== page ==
The Kirkwood and Browntown neighborhoods are approximately two miles northwest of downtown Greensboro. They are bounded by West Cone Boulevard to the north, North Elm Street to the east, West Cornwallis to the south and Battleground Avenue to the west, encompassing approximately thirty blocks. While there are no definitive maps of what defines each area, it appears that the area south of Liberty Street is Browntown, and Kirkwood extends north of Liberty Drive to Cone Boulevard.
Prior to the mid-1920s the Kirkwood and Browntown areas were a farm owned by David Kirkpatrick. In the 1928 city directory, C.C. Hudson is listed as the president of Kirkwood, Inc., a new subdivision platted on the site. The Depression and World War II must have affected construction in Kirkwood because the majority of houses in the neighborhood date from the mid- to late-twentieth century. The area south of Liberty Street took on the name Browntown when it was developed and marketed by the Brown Realty Company, the first realty company in Greensboro, established by Jack R. Brown in 1949. Modern development is occurring throughout in both the construction of large additions on some of the area’s historic properties (see for example 2317 Kirkpatrick Place) and the frequency of tear-downs and new construction.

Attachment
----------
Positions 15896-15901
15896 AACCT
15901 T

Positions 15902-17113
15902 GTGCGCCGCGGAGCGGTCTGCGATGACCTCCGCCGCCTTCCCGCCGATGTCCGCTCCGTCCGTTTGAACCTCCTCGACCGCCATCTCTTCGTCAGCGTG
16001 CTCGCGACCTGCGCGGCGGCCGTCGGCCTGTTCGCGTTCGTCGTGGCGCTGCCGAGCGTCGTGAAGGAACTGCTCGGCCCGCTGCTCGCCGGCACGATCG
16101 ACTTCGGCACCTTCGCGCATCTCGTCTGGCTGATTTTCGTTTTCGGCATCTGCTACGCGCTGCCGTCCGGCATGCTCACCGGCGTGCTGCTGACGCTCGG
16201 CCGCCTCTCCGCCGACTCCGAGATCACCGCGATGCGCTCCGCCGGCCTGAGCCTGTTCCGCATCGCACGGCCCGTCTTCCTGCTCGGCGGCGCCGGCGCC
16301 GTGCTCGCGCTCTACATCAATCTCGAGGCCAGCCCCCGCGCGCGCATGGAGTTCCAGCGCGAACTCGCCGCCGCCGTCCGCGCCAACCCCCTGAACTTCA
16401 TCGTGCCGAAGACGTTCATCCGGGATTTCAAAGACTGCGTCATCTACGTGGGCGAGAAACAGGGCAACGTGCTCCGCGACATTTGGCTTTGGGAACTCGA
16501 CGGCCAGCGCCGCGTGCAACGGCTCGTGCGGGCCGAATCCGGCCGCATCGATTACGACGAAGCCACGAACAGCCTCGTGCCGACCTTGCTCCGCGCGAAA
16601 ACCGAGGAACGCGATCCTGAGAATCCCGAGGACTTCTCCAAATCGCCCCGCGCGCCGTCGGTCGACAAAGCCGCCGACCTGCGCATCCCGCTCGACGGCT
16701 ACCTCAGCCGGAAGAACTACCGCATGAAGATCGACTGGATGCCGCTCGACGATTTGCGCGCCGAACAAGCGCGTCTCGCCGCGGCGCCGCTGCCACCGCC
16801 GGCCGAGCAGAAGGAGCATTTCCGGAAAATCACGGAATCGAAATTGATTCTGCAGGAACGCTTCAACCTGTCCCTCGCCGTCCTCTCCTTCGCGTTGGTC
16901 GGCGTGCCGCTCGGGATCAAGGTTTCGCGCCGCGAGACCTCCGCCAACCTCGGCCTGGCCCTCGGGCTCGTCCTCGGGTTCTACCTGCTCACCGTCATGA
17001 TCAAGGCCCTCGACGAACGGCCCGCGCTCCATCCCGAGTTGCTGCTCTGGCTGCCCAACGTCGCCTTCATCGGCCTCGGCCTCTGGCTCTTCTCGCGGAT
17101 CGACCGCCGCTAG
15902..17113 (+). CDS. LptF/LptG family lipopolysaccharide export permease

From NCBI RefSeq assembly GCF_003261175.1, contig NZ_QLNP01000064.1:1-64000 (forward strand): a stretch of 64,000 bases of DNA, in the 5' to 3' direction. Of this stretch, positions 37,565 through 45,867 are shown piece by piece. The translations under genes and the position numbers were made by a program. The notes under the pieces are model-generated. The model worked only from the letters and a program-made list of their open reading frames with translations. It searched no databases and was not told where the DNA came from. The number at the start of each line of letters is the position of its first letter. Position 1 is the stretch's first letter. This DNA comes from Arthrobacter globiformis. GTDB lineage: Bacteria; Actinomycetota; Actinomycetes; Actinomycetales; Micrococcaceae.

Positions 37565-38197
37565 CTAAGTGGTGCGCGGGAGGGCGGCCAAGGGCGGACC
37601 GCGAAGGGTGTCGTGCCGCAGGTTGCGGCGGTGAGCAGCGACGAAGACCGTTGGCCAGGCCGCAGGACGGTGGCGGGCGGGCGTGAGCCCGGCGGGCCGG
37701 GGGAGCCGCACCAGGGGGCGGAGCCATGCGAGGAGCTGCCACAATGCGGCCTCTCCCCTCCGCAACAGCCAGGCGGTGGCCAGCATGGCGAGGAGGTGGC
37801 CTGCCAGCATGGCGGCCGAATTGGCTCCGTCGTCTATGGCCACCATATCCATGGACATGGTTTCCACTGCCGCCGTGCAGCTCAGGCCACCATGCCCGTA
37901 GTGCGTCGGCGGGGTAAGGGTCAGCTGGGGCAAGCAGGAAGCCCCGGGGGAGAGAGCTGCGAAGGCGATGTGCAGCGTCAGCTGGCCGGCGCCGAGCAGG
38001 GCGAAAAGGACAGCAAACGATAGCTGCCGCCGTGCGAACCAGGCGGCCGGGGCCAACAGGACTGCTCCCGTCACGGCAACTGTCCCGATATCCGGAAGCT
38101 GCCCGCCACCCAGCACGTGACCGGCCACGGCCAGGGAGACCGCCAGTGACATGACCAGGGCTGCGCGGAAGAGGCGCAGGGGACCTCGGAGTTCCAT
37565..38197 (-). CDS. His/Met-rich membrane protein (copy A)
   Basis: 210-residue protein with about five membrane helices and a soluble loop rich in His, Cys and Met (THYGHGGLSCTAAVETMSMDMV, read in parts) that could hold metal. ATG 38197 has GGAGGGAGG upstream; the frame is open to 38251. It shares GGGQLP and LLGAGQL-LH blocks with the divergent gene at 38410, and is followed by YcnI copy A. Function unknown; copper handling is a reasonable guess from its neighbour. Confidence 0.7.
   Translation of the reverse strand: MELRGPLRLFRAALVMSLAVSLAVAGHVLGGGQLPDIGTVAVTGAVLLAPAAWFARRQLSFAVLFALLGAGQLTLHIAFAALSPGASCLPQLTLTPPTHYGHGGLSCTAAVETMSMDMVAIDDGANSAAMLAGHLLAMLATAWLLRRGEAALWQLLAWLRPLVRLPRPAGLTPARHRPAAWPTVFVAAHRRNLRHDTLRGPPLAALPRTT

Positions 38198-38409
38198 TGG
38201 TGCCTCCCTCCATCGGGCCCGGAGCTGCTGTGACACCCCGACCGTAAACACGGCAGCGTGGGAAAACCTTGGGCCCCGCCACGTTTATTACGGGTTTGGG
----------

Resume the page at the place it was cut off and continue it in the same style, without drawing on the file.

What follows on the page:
The Kirkwood and Browntown neighborhoods are more densely populated, with smaller houses on smaller lots, in the western portions … along Lawndale Drive and Battleground Avenue. This trend continues throughout Kirkwood with mid- to late-twentieth century tract houses on narrow lots with deep front yards. In the Browntown area, south of Liberty Street along Kirkpatrick and Lafayette, lots and houses are substantially larger and more finely finished, particularly on Kirkpatrick. This is likely due to its proximity to Irving Park just south of West Cornwallis Drive.
The earliest structures in Kirkwood and Browntown are located along the western and southern boundaries. Architectural styles and types common in both neighborhoods are Colonial Revival, Period Cottage, Cape Cod, Tudor Revival and Foursquare. … The Craftsman bungalow is noticeably absent here, likely due to the later dates of construction in Kirkwood and Browntown and perhaps the influence of the more formal styles seen nearby in Irving Park.
— City of Greensboro, Historic Architecture Survey Update, Phase 1-B, August 2008